“He knew that a battle had been fought over his soul, and that evil had not prevailed…” A.C. Benson’s ‘The Slype House’

Author A.C. Benson

Saturday mornings in 2011 have brought with them a new and welcome tradition. Thanks to my short story reading project (“Deal Me In”), it has become my custom on Saturday morning to draw a new card from the deck to see which short story I shall read next. This morning brought me the king of spades…

When I started this project (Inspired by Prongs’ “52 weeks, 52 books” reading project) I roughly assigned the stories in my pick list to “suits” with some common theme. “Diamonds” were to be stories recommended by others, “Hearts” were to be favorites that I was re-reading, “Clubs” were to be stories I had not previously read, but had wanted to, and “Spades” – ah, the darkest of the suits – were to be ghost stories, long one of my favorite reading genres.

This was also a story I had read once before, but nearly fifteen years ago. How I found it for this year’s reading project was that it was in one of my favorite ghost story anthologies, “The Mammoth Book of Victorian and Edwardian Ghost Stories” edited by Richard Dalby.

This is the volume that introduced me to Bram Stoker’s story, “The Judge’s House,” and also one of my all time favorites, “The Ash Tree” by M.R. James. I have a bad(?) habit of defiling the contents sections of any anthologies I own, writing the date that I read each story, and tagging it with an asterisk if I found the story particularly good (occasionally, there is even found a two-asterisk story, but that is very rare; some of them are featured in the Hearts suit if this project, however). This story was marked with an asterisk, although I could remember NOTHING about it, which perplexed me. That is why I added it to this project.

“The Slype House” the story of one Anthony Purvis. He is an unfortunate soul who has hardly known any love in his life. Though of a rich family, he was a sickly child whose mother died when he was young, while his father had little interest in raising or devoting any time to him. When he was sent to university, he was picked on by his peers and formed a resolve to gain power and make himself a name – “he had determined that as he could not be loved he might still be feared.” In part, this ambition leads him to study The Dark Arts, inspired in part by an old doctor of the college “who feared not God and thought ill of man” and devoted himself to the study of “the black influences that lie in wait for the soul.”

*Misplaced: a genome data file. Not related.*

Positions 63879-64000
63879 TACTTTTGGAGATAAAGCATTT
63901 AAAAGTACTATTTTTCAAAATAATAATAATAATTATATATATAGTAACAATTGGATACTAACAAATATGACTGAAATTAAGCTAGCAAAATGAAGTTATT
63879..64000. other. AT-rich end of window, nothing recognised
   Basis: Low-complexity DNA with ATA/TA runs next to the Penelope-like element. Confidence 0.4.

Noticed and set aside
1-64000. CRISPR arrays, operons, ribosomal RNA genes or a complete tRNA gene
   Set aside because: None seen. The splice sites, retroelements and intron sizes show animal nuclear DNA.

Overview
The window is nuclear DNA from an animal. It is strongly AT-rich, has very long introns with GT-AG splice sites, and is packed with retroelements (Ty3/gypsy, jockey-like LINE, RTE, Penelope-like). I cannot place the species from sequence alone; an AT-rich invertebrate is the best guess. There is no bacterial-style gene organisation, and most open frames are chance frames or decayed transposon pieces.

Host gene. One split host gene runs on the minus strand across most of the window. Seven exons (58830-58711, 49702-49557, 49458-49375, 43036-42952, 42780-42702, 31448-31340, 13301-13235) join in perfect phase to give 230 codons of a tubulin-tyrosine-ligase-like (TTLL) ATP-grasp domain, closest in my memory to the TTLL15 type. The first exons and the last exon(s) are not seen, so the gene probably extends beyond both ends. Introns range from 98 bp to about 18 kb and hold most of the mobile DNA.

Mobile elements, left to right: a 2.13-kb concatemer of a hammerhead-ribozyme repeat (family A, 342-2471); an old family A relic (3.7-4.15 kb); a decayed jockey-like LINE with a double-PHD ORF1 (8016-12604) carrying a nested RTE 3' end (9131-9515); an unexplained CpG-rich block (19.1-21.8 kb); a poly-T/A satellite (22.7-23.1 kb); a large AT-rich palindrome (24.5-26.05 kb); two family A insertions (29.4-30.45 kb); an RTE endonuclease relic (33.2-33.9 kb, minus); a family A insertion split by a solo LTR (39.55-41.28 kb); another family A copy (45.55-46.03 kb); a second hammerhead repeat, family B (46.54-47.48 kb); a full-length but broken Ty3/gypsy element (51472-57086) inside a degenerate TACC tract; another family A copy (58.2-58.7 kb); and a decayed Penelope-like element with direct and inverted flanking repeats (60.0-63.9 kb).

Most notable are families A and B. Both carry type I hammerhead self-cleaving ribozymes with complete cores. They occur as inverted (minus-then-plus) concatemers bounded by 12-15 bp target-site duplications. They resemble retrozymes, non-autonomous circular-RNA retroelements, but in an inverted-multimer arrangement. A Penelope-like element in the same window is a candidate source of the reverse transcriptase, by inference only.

Anthony lives abroad awhile and returns to collect his inheritance when his father dies. He spends some of the inheritance on “The Slype House,” where he can devote himself to his studies safely away from his fellow man. The house (described wonderfully by Benson) is, fortuitously, next door to a kind of monastery or church. As he grows older and reaches the age of fifty, Anthony begins to ponder his own mortality and becomes worrisome about “what lies beyond” this life, concluding that he “had made a few toys, he had filled vacant hours, and he had gained an ugly kind of fame – and this was all.” His melancholy induced by these musings leads him to try to (presumably) call upon the ghost of his dead mother, who is the main character in the only memories of love that he possesses. Naturally, his efforts in this regard lead to unintended consequences, and the fate of his eternal soul is left in jeopardy…

You should really read this story. I absolutely loved it.

“The Slype House” can also be found for free on the Internet. Here is where one PDF of the story resides: